ON MENTAL ILLNESS: Real Versus Imagined Threats

Jack Bragen
Saturday April 04, 2015 - 10:06:00 AM

It is important for people with schizophrenia to distinguish imagined threats versus real ones. Psychosis can take over the mind and can make us feel threatened, anxious, and frightened. This emotional upset can then snowball into worse symptoms of psychosis. It is important for us to prevent getting excessively upset over things. Once we become excessively upset about real or imagined problems, it opens the door for a possible relapse.  

Real threats do affect everyone from time to time. However, actions that are based on imagined threats can cause real threats to come into existence that hadn't existed before. Becoming psychotic is a genuine threat to life and limb.  

When acting on delusions, we could inadvertently harm ourselves or others. Even if mostly nonviolent while mentally acutely ill, there is still the consideration of the damage done to one's living situation, economic situation, reputation, and friendships. Numerous life circumstances can change for the worse when one has a relapse of being mentally acutely ill.  

Meanwhile genuine problems exist that all people, mentally ill or not, will encounter. They must be dealt with and not denied out of emotional convenience. There are things in life that are uncomfortable to face. Yet, if we do not deal with these things, we could end up much worse off.  

For example, if you have a health problem, one that necessitates going through discomfort to treat, you can either treat your health problem of suffer the consequences. High blood pressure might merely necessitate taking one or two pills every day--no real discomfort. Yet I know someone who refuses to treat his high blood pressure. This same individual has lost more than half of his teeth because it was too uncomfortable to take care of them.  

I know another person who has maxed-out all of her credit cards, and is now in a situation of needing to rent an apartment. It would have been a lot easier to find something had the person dealt with her credit rating.  

Threats do exist in our lives and don't go away when we refuse to acknowledge them. It is not a state of enlightenment to always be happy if that happiness is the consequence of emotionally convenient denial.  

{I was once a member of a group of people who were followers of Ken Keyes. (Not "followers" in the usage of Twitter, I mean followers, as in cult.) Keyes promoted a spinoff of Buddhism. The philosophy was that all pain was due to an "addiction" which was a term they coined instead of calling it an "attachment" which is the Buddhist usage. It didn't mean that you were a drug addict or something, it meant any painful emotion connected to an event. 

{The problem was that people were trying to free themselves from addictions but were not taking care of survival issues. If you were worried about making your mortgage payment, you were supposed to let go of the worry because your house was "an addiction." Sometimes we require a bit of fear to mobilize into action. Ordinary emotions are not useless, contrary to what some spiritual growth people may believe.}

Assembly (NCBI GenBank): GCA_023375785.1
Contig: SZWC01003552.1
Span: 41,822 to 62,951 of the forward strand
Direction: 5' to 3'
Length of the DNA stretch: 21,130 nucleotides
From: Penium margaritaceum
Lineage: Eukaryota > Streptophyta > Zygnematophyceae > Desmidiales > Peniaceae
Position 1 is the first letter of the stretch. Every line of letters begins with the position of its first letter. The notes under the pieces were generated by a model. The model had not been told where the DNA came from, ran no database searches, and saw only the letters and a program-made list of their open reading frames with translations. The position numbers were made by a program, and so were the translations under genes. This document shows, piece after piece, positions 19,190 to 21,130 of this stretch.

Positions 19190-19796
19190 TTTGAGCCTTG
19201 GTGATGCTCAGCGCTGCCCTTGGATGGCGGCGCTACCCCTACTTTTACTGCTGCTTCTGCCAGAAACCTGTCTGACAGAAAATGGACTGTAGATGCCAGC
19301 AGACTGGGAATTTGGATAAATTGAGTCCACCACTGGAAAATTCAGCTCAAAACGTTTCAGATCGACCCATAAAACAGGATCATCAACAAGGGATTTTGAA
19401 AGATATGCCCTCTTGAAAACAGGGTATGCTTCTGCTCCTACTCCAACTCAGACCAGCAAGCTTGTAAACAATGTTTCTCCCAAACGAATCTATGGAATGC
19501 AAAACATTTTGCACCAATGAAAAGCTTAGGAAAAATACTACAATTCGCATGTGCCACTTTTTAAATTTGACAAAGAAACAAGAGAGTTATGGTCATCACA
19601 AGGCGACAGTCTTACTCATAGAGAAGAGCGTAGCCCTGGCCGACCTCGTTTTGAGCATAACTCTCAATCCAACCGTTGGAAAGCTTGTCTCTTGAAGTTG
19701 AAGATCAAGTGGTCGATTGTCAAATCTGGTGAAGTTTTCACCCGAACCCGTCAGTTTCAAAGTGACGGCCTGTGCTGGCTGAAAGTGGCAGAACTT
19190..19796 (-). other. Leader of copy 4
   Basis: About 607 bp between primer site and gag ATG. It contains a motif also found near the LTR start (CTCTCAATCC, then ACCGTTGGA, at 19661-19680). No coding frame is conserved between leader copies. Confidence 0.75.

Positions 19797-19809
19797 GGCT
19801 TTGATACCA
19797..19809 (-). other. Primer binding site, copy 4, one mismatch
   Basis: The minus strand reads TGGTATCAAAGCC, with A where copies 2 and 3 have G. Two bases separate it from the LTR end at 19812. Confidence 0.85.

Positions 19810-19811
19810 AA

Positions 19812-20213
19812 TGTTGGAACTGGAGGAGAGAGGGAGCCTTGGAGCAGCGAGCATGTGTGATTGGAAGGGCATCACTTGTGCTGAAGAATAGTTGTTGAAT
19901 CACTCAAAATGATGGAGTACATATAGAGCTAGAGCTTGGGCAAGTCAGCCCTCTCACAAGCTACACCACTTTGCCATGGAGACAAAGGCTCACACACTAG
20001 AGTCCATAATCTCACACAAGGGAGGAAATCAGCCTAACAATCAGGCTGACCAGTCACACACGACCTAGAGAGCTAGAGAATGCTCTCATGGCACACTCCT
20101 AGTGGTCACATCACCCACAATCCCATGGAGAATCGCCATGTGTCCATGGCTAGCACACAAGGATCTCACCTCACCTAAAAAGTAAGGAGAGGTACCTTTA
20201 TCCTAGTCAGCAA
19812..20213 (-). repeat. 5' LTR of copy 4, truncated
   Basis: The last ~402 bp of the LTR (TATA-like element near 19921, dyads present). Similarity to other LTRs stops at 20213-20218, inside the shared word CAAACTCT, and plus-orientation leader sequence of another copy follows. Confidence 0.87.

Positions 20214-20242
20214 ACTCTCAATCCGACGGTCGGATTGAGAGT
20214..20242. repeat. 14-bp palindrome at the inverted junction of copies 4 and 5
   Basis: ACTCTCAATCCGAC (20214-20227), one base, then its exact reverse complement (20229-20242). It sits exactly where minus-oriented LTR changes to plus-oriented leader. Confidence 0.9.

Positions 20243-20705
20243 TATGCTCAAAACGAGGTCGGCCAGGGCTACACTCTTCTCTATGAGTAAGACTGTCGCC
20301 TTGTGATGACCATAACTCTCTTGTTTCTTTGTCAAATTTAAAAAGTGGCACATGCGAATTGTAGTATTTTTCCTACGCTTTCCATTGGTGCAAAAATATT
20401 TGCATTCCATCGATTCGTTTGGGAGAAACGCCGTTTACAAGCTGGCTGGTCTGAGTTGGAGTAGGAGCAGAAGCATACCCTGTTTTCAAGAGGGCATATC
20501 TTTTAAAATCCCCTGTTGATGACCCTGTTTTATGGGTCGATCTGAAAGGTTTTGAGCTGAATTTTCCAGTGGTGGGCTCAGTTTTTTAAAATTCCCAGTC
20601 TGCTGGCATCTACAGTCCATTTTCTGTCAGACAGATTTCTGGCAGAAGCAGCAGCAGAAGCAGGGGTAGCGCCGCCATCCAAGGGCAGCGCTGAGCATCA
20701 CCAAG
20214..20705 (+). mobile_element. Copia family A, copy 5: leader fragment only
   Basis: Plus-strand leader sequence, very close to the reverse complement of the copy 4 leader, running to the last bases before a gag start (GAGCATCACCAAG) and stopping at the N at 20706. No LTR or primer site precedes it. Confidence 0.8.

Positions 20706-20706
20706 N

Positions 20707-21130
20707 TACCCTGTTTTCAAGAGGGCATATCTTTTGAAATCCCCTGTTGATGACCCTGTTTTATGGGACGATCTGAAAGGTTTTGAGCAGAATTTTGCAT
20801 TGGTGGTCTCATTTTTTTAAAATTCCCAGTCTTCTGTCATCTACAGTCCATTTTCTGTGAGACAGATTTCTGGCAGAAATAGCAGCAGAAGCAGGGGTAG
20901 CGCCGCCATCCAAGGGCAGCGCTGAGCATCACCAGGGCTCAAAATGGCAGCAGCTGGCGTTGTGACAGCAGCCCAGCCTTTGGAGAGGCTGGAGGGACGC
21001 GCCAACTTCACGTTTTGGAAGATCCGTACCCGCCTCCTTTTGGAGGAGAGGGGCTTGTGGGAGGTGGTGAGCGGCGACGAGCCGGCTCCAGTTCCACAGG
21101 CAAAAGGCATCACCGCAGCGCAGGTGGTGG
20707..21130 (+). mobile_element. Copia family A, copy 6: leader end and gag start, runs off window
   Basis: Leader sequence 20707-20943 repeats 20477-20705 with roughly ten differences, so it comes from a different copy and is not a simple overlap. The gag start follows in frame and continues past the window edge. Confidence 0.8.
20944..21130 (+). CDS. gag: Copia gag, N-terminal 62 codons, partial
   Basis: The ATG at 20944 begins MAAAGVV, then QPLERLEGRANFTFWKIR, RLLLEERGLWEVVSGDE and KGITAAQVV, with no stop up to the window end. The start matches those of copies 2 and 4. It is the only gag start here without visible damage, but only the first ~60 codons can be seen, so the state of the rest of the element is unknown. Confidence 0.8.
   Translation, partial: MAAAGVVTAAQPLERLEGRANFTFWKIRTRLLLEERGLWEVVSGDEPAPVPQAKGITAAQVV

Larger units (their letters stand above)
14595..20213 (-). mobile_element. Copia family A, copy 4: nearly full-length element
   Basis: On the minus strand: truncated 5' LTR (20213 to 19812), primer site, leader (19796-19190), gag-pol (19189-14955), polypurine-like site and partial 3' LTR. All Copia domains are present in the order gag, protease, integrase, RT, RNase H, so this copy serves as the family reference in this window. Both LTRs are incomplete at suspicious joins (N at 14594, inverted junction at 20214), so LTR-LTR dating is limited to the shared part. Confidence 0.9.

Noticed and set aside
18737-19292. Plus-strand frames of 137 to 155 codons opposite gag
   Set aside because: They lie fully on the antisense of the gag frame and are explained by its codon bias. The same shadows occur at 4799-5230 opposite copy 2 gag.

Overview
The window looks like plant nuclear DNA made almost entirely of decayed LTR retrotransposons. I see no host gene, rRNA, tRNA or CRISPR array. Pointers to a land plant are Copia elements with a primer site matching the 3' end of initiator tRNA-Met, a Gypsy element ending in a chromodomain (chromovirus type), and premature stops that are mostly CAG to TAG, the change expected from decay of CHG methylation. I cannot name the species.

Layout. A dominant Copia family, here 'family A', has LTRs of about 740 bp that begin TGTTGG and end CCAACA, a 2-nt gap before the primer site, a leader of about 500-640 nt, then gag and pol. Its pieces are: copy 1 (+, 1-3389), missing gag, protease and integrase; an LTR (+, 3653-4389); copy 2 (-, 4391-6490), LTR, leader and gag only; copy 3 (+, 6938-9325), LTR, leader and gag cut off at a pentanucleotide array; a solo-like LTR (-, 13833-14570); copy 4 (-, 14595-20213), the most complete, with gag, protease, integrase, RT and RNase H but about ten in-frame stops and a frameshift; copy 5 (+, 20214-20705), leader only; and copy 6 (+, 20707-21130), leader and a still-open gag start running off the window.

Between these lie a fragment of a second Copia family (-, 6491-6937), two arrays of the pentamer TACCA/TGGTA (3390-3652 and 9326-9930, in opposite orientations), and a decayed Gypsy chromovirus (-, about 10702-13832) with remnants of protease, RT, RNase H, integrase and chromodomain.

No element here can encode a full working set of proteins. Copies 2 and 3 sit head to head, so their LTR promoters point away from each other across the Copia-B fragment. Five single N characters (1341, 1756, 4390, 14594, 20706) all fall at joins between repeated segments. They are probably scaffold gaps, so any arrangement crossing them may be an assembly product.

It takes work merely to acknowledge a problem regardless of what type of problem exists. For example, acknowledgment of having a mental illness; it is something most people would rather not face. The illness itself makes it more difficult to acknowledge the illness. Most people's egos tend to be averse to acknowledging having a defect. Combined with this is the short-circuiting of the brain that might exist in many mental illnesses.  

In a delusional person, a neurological shortcut seems to exist that bypasses syncing with facts. This may have begun as a self-protection mechanism. In the precursor to getting ill, there may have been realities that we had to deny because they were too difficult to face at the time. This unskillful attempt at protecting the ego ultimately takes on a life of its own.  

As soon as the alternate neurological route--of short-circuiting the perception of reality--is established, we are essentially stuck with it and we must deal with it through medication.  

(Please keep in mind that what I am giving you is merely my opinion.) 

When we are in treatment after becoming delusional, we have the potential to track reality and to then acknowledge realities, difficult or otherwise, that are in front of us. Once a problem is acknowledged, the person who has the problem (whatever that problem is) is then in a position to do something about it.  

When in treatment, we are not automatically wise. Naiveté, induced by medication and by an environment in which mental health professionals are reassuring, may be comforting, but it is not optimal.  

This is not to say that we should torture ourselves with every problem we might have that we can fret about. A good equilibrium can be maintained if we chew on a problem for a little while and then release it. Once you have done everything you can do about a situation, there is no point in continuing to worry. Also, sometimes our minds can make a problem far more terrifying and monumental than it ought to be. The human mind, even short of being psychotic, can also imagine a lot of difficulties that don't actually exist.  

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